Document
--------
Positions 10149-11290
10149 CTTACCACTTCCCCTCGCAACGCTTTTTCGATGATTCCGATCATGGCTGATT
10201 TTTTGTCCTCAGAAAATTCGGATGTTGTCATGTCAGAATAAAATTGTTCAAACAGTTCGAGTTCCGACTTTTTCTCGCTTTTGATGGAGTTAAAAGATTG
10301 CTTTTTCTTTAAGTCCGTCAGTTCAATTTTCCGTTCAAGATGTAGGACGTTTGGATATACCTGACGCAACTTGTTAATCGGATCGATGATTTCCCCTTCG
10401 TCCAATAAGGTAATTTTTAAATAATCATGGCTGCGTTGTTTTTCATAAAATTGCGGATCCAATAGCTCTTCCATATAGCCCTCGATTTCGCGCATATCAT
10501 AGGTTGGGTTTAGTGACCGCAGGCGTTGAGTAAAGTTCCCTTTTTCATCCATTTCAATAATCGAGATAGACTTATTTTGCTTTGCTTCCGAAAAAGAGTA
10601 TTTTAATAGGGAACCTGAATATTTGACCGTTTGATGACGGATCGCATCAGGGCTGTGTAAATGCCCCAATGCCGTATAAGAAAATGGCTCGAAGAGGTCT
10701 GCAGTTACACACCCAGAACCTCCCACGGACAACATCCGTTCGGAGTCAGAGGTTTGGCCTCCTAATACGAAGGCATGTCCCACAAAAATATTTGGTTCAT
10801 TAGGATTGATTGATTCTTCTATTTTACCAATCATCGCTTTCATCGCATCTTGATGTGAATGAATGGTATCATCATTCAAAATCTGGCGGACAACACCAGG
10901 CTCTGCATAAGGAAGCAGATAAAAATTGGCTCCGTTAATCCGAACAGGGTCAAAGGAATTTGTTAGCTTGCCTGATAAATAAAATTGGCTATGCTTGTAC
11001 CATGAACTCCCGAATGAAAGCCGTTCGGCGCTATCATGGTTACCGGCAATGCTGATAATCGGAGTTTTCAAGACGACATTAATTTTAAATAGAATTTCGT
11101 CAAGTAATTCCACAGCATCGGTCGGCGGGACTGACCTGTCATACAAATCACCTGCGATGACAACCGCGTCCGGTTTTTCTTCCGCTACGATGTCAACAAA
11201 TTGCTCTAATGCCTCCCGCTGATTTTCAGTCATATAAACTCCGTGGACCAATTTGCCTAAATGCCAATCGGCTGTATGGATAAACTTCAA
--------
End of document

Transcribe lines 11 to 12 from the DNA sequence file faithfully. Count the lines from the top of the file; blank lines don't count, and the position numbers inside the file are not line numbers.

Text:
11001 CATGAACTCCCGAATGAAAGCCGTTCGGCGCTATCATGGTTACCGGCAATGCTGATAATCGGAGTTTTCAAGACGACATTAATTTTAAATAGAATTTCGT
11101 CAAGTAATTCCACAGCATCGGTCGGCGGGACTGACCTGTCATACAAATCACCTGCGATGACAACCGCGTCCGGTTTTTCTTCCGCTACGATGTCAACAAA